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Tuesday, April 11, 2000

Comes a straight-talker


For fans of director David Lynch, the title of his latest movie can only be taken as a wry in-joke. For "The Straight Story," unlike just about every Lynch film so far, is indeed "straight." So straight, in fact, it's an honest-to-goodness G-rated family film -- no backward-talking dwarves, no portals to another dimension.

For some, no doubt, this will be a disappointment. For those who don't have to pigeonhole artists, however, "The Straight Story" will charm and entertain. Lynch is obviously reaching a whole new audience with this film, his first "hit" in a decade, since 1990's "Wild at Heart." While it's less idiosyncratic than his previous work, it's still hard to imagine anyone other than Lynch choosing to make a film about a stubborn old farmer who drives 300 km on a lawn mower.

Based on an actual story, "The Straight Story" follows 73-year-old Alvin Straight (played by Richard Farnsworth), an ornery old guy who goes on a road trip to reconcile with his long-estranged brother, Lyle, who has suffered a stroke. Alvin is falling apart as well (he's almost legally blind), but with the determination of a tortoise, he takes to the open highways of Iowa and Wisconsin on his lawn mower -- top speed, 8 km an hour. The film documents his sometimes funny, sometimes moving encounters with the characters he meets along the way: a runaway teen, griping twin mechanics and a woman with a road-kill jinx.

Lynch has always been genuinely interested in the rural American heartland and its inhabitants, although that's often obscured by his equally great love of the bizarre. In the conservative '80s and early '90s, Lynch was playing up the dark side; now that the sickness can be found on national TV seven days a week on "The Jerry Springer Show" et al., Lynch has once again gone against the grain by making a film that celebrates the folksy heart of America.

Embodying those qualities is Lynch's leading man, veteran actor Richard Farnsworth, who received an Oscar nomination and an Independent Spirit award for his performance. In Tokyo Friday, the octogenarian, who looked like he had just walked off the set in his cowboy hat, plaid shirt and jeans, walked with a cane, but displayed a quick, dry wit in his remarks.

His gee-whiz approach to his profession no doubt endeared him to Lynch. Farnsworth's humility is such that he will admit, repeatedly, that "[Alvin Straight] was probably the easiest part I've ever done. I don't really consider it acting; I was just maybe doing myself. So when I was up for a nomination, I guess the Academy members thought, 'Well he wasn't acting, he was just doing himself. This award is for acting, so we won't give it to him.' "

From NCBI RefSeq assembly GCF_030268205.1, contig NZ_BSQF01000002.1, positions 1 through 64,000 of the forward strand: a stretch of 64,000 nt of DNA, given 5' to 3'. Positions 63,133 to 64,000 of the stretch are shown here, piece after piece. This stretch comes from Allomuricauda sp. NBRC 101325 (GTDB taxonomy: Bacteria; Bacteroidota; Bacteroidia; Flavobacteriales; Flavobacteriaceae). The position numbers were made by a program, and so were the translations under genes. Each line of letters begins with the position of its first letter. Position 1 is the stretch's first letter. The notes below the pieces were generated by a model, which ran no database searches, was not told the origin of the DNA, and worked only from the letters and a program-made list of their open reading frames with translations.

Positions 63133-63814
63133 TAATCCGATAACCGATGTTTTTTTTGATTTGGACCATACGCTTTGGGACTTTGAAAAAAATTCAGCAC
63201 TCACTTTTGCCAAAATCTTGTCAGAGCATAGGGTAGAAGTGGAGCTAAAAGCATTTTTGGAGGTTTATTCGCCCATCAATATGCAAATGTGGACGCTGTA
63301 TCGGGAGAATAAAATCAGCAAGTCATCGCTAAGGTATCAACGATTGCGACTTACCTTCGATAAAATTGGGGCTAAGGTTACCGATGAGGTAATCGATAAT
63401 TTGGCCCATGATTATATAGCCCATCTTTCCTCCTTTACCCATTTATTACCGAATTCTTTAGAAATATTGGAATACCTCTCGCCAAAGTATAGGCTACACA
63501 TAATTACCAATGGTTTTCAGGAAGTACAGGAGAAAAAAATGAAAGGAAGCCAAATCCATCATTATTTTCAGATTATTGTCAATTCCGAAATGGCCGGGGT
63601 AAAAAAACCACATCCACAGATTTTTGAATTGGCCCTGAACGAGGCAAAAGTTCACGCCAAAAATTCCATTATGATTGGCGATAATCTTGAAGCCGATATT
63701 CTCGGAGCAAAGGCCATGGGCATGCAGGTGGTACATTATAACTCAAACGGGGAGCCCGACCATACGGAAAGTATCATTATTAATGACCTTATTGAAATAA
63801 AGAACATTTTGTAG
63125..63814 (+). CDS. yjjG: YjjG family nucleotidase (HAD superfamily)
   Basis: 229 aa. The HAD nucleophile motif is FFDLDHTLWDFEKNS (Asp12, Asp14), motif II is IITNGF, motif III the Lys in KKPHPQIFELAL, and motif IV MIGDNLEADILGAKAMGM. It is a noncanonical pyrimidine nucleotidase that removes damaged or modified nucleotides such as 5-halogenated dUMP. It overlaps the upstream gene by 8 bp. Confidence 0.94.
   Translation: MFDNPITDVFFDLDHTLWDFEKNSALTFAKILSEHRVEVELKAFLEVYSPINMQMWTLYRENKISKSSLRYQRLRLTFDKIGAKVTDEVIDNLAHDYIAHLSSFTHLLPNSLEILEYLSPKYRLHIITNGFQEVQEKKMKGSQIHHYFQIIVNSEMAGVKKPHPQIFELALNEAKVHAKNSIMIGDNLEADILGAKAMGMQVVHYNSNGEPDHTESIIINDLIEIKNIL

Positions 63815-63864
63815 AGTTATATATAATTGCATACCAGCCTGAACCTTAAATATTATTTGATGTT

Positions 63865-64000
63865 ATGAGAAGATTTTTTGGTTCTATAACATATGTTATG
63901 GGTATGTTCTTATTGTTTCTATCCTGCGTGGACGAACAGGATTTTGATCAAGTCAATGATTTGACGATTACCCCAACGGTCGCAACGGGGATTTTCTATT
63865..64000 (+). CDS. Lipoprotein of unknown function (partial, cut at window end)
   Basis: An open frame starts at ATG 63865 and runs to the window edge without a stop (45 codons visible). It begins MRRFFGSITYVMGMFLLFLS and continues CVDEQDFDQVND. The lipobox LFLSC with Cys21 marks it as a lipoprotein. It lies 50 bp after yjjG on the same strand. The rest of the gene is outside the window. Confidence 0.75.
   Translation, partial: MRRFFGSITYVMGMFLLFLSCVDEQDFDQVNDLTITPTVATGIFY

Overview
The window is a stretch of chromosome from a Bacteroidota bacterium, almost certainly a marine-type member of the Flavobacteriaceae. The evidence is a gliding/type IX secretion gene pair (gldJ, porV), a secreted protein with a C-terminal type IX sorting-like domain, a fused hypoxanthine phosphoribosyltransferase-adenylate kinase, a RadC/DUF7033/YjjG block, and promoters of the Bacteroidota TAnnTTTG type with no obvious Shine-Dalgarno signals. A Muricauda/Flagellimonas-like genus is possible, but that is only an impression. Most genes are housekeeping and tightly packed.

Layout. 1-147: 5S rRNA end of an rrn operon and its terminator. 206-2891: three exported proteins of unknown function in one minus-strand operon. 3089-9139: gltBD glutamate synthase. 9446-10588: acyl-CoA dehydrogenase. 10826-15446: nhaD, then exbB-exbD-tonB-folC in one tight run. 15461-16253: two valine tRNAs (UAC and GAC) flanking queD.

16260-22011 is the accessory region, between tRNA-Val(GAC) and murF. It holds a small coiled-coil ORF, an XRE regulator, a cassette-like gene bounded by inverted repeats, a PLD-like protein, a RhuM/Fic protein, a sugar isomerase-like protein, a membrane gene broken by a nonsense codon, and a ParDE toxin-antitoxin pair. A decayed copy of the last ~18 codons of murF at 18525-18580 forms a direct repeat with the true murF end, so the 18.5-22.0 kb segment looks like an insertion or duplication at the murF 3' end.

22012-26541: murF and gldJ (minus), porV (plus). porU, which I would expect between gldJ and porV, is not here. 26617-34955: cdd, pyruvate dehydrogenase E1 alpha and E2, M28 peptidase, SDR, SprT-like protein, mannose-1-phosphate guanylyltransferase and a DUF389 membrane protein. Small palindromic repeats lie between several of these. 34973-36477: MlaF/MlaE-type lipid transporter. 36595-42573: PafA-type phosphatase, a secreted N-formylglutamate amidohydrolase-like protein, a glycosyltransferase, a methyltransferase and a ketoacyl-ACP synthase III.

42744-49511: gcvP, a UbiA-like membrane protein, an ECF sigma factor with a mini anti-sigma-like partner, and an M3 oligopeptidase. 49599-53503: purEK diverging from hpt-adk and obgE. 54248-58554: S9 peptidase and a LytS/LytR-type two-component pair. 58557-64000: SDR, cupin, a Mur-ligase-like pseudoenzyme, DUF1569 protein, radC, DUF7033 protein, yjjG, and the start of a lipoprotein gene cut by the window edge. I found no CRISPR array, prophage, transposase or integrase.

When asked how he came to work with Lynch, Farnsworth replied, "I didn't know who David Lynch was, frankly. My agent had called me, and I said, 'Who's David Lynch?' My agent knew that I didn't like violence or four-letter words or a lot of sex in a film, so she carefully said, 'Did you see "The Elephant Man"?' And I said, 'Yeah, well I loved that film.' So when I got on the phone with [Lynch], I said I didn't like too much violence or four-letter words, and he said, 'There won't be one four-letter word in this film. It will be strictly family-oriented.' " (Good thing Farnsworth never consulted Dennis Hopper.)

Farnsworth's career has been a long one, taking several twists. He got his start as a stunt double for Gary Cooper in 1937's "Marco Polo." The heaven-sent job moved Farnsworth from his $6-a-week wage at a polo field to $7 a day "and a box lunch" at Paramount. He went on to appear in seven John Ford films with John Wayne, and as a gladiator in "Spartacus" for Kubrick's marathon 11-month shoot, before he finally landed his first speaking role with Jane Fonda and James Caan in "Comes a Horseman," for which he received an Academy Award nomination in 1977.

"When that happened, I realized I might be able to make it as an actor," explained Farnsworth, adding that for a stuntman, "the ground gets pretty hard after you're 57 years old.

"A lot of people asked me why I didn't try to start an acting career earlier. I had a few little lines thrown to me, like 'Hanging's too good for him!' That kind of thing. But I had a high squeaky voice when I was a kid, and for years I never would even try to do dialogue. I waited till I got older. It was the best thing that happened to me. I started getting a little bit of character in my face, maybe."

Spending three hours a day on that lawn mower for six weeks left Farnsworth with a healthy respect for the real Alvin Straight's tenacity. "I admire that old guy. I don't know how he made it, frankly. We had three little mowers as spares, and we broke those down all the time, and he made it with just one."

When asked what he would have liked to ask the late Mr. Straight, Farnsworth paused a moment, and then smiled and said, "I would have asked him, what possessed him to take that journey, when he could have gotten on a Greyhound bus? From the way his kids talk, he was very determined. The more they tried to talk him out of doing it, the more he was set on showing them that he could. I think had they not pursued it so much, he would probably have let them drive him."

One last question asked about Farnsworth's plans to tie the knot with his fiancee, Jewel, who's been spotted on his arm at recent awards ceremonies. "I haven't got a date yet," admitted Farnsworth, adding, "We've been engaged for 10 years. My doctor told me, 'Y'know, Mr. Farnsworth, Jewel is only 41 and you're 80. This could be fatal.' And I said, 'Well, if she dies, she dies.' "



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